CIA-III: Students will be given a specific topic or case law. They are required to identify the research issues and find an answer to it by analysing the available literature.

LAW142 - RIGHT TO INFORMATION (2023 Batch)

Total Teaching Hours for Semester:45
No of Lecture Hours/Week:3
Max Marks:100
Credits:3

Course Objectives/Course Description

 

There is no gainsaying the fact that knowledge is the paramount source of empowerment and empowerment enriches democracy. The attributes of democracy, viz. the government- of, by and for the people, can be realized successfully if the people are well informed and participate in decision making.

To achieve this goal, the Parliament has enacted the Right to Information Act, 2005, and the same has conferred, the most invaluable right to be informed, on the people. Hailed widely as a vaccine against corruption and a multi-vitamin for nourishment of democracy, law relating to Right to Information has become an indispensable weapon for the citizens.

Course Outcome

CO1: To comprehensively understand the legal framework regarding the Right to Information in India.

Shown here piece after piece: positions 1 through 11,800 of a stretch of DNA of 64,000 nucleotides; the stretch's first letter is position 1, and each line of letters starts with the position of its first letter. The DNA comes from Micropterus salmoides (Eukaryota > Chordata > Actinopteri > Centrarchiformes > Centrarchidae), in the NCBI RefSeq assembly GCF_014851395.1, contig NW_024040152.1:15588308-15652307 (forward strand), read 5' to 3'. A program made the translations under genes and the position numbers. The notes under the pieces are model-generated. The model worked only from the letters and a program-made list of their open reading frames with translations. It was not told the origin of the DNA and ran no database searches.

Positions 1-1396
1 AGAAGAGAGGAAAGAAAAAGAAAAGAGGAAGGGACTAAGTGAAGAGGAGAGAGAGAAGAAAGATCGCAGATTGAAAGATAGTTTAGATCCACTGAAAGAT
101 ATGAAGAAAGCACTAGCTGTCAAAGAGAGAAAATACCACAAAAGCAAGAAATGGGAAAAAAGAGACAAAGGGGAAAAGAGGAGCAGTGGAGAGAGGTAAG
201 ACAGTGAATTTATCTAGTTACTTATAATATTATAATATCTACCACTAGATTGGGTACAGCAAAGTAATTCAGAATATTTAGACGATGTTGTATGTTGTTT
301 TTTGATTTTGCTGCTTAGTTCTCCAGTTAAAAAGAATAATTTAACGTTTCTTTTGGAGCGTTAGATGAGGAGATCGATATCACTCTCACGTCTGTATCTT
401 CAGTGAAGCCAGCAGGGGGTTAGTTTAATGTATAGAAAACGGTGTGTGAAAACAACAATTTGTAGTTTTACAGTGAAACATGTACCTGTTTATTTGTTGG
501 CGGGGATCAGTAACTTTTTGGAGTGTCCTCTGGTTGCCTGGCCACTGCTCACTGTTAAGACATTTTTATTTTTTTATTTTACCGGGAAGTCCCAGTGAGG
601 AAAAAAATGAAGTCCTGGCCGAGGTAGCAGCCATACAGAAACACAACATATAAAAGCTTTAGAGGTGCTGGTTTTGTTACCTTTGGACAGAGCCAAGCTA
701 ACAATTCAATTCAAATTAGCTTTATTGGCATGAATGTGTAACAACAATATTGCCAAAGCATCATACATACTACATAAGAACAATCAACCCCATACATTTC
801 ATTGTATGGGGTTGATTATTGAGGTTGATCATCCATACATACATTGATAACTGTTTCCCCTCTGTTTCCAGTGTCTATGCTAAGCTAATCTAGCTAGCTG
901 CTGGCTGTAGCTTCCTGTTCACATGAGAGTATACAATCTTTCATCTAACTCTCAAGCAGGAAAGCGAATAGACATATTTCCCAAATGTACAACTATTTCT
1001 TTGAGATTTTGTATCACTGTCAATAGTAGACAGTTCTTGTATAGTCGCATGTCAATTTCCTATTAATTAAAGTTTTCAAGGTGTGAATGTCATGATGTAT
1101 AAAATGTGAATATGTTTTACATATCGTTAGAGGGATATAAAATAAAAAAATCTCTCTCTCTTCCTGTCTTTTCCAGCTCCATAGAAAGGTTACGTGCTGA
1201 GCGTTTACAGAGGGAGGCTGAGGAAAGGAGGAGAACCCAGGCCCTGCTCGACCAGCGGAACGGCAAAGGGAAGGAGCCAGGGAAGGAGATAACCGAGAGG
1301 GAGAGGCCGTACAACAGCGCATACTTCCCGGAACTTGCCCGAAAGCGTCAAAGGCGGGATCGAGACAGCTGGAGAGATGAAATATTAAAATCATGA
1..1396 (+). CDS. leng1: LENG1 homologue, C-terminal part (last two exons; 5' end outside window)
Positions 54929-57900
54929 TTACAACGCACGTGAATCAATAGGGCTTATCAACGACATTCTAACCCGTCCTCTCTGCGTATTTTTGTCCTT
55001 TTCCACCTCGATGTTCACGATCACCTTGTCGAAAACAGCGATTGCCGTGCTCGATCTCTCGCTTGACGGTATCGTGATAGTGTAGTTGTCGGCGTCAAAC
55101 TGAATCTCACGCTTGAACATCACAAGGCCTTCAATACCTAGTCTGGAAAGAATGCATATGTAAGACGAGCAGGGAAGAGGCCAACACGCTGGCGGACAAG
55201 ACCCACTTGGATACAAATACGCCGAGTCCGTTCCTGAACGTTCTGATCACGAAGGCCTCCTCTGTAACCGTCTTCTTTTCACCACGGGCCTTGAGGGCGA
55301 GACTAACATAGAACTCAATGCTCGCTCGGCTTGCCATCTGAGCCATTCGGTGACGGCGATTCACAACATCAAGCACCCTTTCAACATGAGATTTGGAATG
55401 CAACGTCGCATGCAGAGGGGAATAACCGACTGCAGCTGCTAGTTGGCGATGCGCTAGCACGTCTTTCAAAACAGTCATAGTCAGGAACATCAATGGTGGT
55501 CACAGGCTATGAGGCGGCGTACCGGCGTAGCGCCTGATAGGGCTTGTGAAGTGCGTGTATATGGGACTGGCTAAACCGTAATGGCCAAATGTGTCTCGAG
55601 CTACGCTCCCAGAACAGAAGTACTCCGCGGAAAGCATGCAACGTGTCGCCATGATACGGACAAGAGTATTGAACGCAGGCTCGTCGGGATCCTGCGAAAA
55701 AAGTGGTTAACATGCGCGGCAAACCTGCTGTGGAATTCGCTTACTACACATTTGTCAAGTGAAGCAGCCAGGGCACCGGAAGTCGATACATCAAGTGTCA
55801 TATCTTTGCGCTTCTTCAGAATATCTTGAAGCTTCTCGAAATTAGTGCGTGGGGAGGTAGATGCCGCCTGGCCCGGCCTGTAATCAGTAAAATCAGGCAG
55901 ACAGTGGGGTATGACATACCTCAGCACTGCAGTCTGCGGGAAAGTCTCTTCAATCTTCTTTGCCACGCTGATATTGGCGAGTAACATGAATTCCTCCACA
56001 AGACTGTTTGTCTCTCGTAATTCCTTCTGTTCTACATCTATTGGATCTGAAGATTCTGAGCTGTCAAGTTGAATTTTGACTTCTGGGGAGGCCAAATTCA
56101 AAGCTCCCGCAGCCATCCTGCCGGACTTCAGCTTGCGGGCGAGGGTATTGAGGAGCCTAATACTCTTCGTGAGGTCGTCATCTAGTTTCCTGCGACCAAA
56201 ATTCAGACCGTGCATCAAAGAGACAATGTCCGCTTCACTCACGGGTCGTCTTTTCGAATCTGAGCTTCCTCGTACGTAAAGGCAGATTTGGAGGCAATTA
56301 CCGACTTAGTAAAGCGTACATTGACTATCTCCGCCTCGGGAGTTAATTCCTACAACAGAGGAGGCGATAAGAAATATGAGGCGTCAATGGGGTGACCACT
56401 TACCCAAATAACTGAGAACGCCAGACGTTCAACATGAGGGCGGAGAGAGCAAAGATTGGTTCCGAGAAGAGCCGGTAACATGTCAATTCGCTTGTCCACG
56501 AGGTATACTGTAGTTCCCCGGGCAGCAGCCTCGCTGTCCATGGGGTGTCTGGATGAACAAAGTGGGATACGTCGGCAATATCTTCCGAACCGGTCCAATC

CO2: To contextualise Right to Information in the broader realm of public law along with allied concepts such as open governance, rule of law, accountability, transparency etc.

Unit-1
Teaching Hours:9
Introduction
 

Historical background; Shift in attitudes- secrecy, privilege, open government; Citizens’ right to know; Campaign for freedom of information; Constitutional Provisions; Technological revolution – Information technology

Unit-2
Teaching Hours:9
Legal Framework
 

Right to information Act. 2005  –  Overview – Objectives and reasons – Scope of the Act and Overall Scheme of the Act – What concerned citizens will want to know – Definitions

Unit-3
Teaching Hours:9
OBLIGATIONS OF PUBLIC AUTHORITIES
 

Right to information; Obligations of public authorities; Public information officers; Request for information; Disposal of request

Unit-4
Teaching Hours:9
RIGHT TO INFORMATION ? EXEMPTIONS
 

Grounds for rejection to access in certain cases; Severability; Third party information; Statutory exemptions

Unit-5
Teaching Hours:9
INFORMATION COMMISSIONS
 

Constitution of Central Information Commission; State information commission; Powers and functions of commission; Appeal and Penalties; Freedom of information in commercial disputes; Right to Privacy v Right to information

Text Books And Reference Books: